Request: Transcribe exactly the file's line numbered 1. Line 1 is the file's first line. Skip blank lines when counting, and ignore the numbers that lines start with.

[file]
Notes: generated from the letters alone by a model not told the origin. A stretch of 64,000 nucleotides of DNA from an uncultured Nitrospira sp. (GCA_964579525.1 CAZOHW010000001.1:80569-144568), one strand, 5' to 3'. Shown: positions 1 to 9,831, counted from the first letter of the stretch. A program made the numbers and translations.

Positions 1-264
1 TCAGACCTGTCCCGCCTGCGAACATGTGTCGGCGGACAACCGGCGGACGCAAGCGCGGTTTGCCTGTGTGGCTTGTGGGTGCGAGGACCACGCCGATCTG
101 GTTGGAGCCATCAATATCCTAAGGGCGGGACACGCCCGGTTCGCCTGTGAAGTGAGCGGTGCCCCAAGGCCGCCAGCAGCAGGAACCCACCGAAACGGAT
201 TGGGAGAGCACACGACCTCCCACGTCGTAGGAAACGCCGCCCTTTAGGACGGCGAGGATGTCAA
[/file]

Notes: generated from the letters alone by a model not told the origin. A stretch of 64,000 nucleotides of DNA from an uncultured Nitrospira sp. (GCA_964579525.1 CAZOHW010000001.1:80569-144568), one strand, 5' to 3'. Shown: positions 1 to 9,831, counted from the first letter of the stretch. A program made the numbers and translations.